London: full of life, money and opportunities. Yes, but only for some of us.

 

Glancing through the web I found a quote from an Italian living in London that said:

‘In England if you are worth something, automatically you will find a job, why is it not the same in Italy?’

I do not agree with what he says, or better, I agree to a certain extent only because the real question one should ask is: what is the price you need to pay to hit the big time outside your homeland?

It is under everyone’s eyes, a continuously increasing phenomenon, usually classified as ‘brain drain’. Italians seem to be paralysed under these currents of young people who decide to leave their homeland for the unknown. But the reasons for leaving are rarely properly questioned! We never ask ourselves if it is right to expatriate, or if there are actually more chances to hit the big time beyond the confines of our own country.

I too, like many other compatriots, decided to leave Italy and continue my university studies in London. Initially, this city attracted me for the dynamism of a system completely different from the Italian one, and for the better opportunities. I left with a million ideas of how my life could be and with great expectations. Some of them became true while others, I now realise, were probably too big to be fulfilled.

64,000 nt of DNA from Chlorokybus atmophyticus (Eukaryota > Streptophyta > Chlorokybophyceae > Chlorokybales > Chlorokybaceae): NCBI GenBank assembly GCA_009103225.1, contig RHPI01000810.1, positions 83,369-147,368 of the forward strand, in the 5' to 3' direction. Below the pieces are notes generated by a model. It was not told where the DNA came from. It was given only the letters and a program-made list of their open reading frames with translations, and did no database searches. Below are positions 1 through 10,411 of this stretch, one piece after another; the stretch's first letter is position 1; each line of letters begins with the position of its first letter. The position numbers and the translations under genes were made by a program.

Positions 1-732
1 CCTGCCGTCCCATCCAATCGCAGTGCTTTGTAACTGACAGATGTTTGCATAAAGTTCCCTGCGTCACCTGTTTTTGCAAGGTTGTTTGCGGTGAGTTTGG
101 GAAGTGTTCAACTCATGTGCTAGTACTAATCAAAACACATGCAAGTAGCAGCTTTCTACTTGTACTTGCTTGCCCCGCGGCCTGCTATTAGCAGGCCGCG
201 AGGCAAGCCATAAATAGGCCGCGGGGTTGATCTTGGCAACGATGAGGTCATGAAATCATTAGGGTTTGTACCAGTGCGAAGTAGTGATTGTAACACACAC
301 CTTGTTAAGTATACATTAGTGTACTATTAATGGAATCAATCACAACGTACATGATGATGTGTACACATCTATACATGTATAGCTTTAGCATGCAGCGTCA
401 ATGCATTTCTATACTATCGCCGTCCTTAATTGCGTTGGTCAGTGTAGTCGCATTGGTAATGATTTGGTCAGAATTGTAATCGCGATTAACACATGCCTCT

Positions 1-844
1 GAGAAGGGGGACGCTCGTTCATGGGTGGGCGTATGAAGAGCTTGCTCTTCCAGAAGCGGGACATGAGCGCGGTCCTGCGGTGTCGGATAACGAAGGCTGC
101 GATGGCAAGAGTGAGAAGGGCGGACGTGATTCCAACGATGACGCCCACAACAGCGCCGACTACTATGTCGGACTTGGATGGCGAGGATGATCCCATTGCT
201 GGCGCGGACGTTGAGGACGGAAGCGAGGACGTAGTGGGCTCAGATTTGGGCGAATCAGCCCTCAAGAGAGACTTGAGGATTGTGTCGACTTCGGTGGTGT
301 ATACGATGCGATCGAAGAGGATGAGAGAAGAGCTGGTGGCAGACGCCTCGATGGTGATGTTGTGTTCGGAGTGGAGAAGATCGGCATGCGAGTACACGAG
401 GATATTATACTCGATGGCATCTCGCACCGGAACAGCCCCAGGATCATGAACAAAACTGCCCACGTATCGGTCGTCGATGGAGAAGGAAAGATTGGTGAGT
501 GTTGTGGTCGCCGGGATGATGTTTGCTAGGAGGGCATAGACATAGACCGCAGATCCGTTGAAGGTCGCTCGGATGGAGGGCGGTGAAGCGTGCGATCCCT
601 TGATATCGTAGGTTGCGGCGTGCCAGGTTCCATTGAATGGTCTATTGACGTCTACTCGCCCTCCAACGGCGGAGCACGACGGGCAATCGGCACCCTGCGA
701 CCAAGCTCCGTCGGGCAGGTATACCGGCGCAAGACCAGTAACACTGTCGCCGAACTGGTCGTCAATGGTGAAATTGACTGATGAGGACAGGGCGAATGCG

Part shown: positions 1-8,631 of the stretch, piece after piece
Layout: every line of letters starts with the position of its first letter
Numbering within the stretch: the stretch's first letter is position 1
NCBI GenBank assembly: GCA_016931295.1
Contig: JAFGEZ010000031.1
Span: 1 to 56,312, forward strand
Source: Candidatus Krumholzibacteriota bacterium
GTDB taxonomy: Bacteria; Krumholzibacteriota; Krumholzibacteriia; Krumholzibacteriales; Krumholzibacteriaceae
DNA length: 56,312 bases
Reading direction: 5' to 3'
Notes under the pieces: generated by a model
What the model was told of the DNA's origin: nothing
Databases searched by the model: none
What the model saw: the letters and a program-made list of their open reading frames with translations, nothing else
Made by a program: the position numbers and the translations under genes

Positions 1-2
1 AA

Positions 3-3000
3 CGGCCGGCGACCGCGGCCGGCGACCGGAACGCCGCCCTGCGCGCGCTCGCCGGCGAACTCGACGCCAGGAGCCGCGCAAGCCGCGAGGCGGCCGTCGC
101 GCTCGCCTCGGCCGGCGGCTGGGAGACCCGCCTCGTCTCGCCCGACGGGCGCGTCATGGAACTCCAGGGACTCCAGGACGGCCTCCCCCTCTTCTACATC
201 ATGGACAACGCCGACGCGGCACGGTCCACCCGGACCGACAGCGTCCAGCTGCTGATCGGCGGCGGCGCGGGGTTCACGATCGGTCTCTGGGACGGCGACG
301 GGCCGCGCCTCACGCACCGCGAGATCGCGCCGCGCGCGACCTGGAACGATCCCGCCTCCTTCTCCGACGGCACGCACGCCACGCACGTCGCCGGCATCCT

Over the years, I have witnessed an incredible flow of Italians moving to London, as well as to other cities in Europe. But their stories were not full of courage or hope but rather revealed a disorganised approach that ignored the reality of what they were about to face. A cruel reality in which competition prevails in every single aspect of daily life.

Competition is very high. Undergraduates, postgraduates, as well as those who are already well-connected in the workplace; everyone is looking for the same thing during hard times. Professionals who have been working for years are becoming unemployed and unable to find new work, so accept unpaid jobs in order to avoid blanks in their CVs. You can find yourself serving coffees, doing commissions and being exploited without any reward. All of this in the name of competition. You could say that even an  intern has to ‘pay’ to work, as public transport as well as life in general are very costly.

Moreover, the requests of the agencies offering work — paid or unpaid — are absurd: they expect academic excellence and a personal profile probably better suited for a future president of the United States.

Contrary to what many think, coming to live in London does not rhyme with having an amazing life. Living next to the Queen means being constantly without money, having to fight with landlords to fix your boiler and consequently living without heating for two weeks. It means working with no recognition and with a higher level of competition than in Italy — it’s being exploited for a reference, regardless of good academic results.

The life of an emigrant is harsh, but it rewards with experience and helps you grow as an individual. However, all this frequently comes at a cost to family, affections and relationships, forced to be put on hold as you hope that the choice taken to leave will bring you what your homeland couldn’t.

It is too easy to think: ‘England is different from Italy, if you are good you get employed’. Reality is much harder and rather bitter. There are not just the success stories: for every individual who hits the big time, thousands fly back home.